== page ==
Book Review: Wolf Hall by Hilary Mantel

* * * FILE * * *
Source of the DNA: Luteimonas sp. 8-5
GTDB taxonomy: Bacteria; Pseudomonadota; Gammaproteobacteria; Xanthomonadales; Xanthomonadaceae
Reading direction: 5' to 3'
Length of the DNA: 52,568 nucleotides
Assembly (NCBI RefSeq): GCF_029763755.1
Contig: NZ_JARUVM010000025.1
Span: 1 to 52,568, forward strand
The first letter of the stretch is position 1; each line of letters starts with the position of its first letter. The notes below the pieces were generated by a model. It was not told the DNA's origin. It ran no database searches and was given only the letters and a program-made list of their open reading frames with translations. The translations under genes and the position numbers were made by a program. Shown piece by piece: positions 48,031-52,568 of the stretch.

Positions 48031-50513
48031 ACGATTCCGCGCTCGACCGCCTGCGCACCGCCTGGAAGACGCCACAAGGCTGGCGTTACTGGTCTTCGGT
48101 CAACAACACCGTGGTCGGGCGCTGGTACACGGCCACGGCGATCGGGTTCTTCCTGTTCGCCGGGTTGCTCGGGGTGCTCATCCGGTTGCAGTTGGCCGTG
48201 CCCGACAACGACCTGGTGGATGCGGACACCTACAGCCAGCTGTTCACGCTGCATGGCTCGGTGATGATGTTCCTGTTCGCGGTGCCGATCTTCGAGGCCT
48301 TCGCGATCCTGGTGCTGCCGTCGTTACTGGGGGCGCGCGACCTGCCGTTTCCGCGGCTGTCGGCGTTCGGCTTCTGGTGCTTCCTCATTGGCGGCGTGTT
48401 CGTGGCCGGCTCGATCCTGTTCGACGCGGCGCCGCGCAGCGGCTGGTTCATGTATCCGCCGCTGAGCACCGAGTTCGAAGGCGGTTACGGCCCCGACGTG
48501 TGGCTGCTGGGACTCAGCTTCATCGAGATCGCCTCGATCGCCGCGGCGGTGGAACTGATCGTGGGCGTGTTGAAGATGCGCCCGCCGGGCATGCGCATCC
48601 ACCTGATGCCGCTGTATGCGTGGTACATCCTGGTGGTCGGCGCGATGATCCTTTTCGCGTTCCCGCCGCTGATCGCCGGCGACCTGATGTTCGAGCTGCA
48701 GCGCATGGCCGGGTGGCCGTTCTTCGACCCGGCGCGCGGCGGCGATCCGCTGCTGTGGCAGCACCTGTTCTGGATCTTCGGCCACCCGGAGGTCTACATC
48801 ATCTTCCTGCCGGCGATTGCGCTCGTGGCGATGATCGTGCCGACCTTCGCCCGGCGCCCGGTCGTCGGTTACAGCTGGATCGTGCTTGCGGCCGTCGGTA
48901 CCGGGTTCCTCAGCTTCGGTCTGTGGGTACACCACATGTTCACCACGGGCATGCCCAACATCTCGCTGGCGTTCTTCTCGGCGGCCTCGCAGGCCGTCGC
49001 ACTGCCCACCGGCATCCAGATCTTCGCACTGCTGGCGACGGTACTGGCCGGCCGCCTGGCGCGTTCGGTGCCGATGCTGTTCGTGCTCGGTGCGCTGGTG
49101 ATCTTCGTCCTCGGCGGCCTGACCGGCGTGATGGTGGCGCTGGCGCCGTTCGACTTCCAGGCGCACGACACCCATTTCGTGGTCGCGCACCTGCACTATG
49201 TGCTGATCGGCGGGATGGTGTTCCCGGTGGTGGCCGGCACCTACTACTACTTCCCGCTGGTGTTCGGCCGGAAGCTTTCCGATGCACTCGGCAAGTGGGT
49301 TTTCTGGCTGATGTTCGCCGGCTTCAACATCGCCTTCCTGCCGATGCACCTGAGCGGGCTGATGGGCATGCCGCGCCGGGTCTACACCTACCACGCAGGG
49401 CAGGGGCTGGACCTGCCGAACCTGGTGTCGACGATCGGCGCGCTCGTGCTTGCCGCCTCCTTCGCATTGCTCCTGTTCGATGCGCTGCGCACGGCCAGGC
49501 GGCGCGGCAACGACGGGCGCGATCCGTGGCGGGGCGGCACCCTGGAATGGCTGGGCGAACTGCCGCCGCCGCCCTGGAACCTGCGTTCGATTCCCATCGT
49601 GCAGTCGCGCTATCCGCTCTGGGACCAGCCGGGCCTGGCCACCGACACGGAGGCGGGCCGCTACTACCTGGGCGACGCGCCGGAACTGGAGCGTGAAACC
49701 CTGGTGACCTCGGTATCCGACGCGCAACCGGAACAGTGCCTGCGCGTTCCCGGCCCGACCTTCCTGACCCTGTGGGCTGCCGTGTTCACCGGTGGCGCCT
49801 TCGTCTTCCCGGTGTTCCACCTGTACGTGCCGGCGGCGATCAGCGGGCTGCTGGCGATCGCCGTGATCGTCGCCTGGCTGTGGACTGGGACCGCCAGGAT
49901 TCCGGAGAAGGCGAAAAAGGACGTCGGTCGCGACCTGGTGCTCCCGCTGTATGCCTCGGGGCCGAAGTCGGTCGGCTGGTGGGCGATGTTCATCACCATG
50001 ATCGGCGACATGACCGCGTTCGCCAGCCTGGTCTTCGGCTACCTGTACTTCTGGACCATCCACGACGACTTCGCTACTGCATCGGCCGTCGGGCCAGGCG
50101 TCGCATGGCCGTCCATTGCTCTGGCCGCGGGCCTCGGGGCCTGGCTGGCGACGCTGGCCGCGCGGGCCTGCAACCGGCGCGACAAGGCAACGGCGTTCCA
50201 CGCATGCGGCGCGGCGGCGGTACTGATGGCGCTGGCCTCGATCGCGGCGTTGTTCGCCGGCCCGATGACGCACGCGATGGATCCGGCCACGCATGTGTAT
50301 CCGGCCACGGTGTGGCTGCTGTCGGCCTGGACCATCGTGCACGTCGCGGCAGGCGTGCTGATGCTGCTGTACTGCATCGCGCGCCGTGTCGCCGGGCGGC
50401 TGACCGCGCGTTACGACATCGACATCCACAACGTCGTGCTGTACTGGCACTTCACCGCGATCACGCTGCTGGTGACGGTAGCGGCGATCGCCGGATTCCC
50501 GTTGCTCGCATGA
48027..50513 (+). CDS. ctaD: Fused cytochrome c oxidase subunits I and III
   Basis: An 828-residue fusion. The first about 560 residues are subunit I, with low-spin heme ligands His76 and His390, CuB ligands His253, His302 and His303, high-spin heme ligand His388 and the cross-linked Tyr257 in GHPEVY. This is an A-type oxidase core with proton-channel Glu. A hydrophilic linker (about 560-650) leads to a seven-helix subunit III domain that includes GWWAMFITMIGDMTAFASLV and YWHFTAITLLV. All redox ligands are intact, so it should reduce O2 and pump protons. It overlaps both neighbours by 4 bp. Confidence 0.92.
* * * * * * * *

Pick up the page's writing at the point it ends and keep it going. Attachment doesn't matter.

One approaches a review of a book which won the Man Booker Prize (2009) with some trepidation. Reviewers of the highest repute passed early judgement and showered copious praises on this opus magnus of 650 pages. So although one would like to begin any book review with some positive remarks, and in this case to share some of the glow of satisfaction manifested by the judges of the great prize, it is not easy in a book with flaws that seem to overwhelm the undoubted scholarship and novelty of approach to an old and oft-told story.The first and biggest problem is the style of writing. Although not written in the first person the narrative is presented from the perspective of the historical figure of Thomas Cromwell. The reader is almost never told that it is Cromwell who is speaking, and this frequently leads to passages needing to be carefully reread to fully understand the import of the dialogue. Cromwell’s words are always assigned by ‘he said,’ inducing in the reader the repeated question, ‘who said?’A second problem is the character of Thomas Cromwell, who is presented as a man so far ahead of his time and his contemporaries as to provoke incredulity. One doubts if a person with his attributed humanitarian sentiments could have risen to such pre-eminence in those brutal times of naked ambition. He speaks of having once stabbed a man under the ribs but if he ever stabbed anyone in the back it is left unrecorded. The real Thomas Cromwell plotted the execution of Anne Boleyn, but that was after the time of the book’s ending, and is hard to imagine of the Cromwell of the book.Another problem involves both the title of the book and its ending. Wolf Hall is the home of the Seymour family, and as every schoolboy and schoolgirl knows, Jane Seymour was destined to become King Henry VIII’s next wife after Anne Boleyn. This unmentioned history is apparently intended to be a shadow overhanging the narrative, but it is too thinly expressed to have the impact that it might otherwise have achieved. Such a subtle mist might be appreciated by professors of history and the august judges of the Man Booker Prize but one suspects that it leaves most lay readers, including this reviewer, in a state of uncertainty.The idea of the book is a good one, and must have involved a great deal of historical research, but it might have been developed in a more dramatic way. The light touch leads to a long end passage of fading narrative interest. The only incentive to go on is to gain the satisfaction of completing all 650 pages.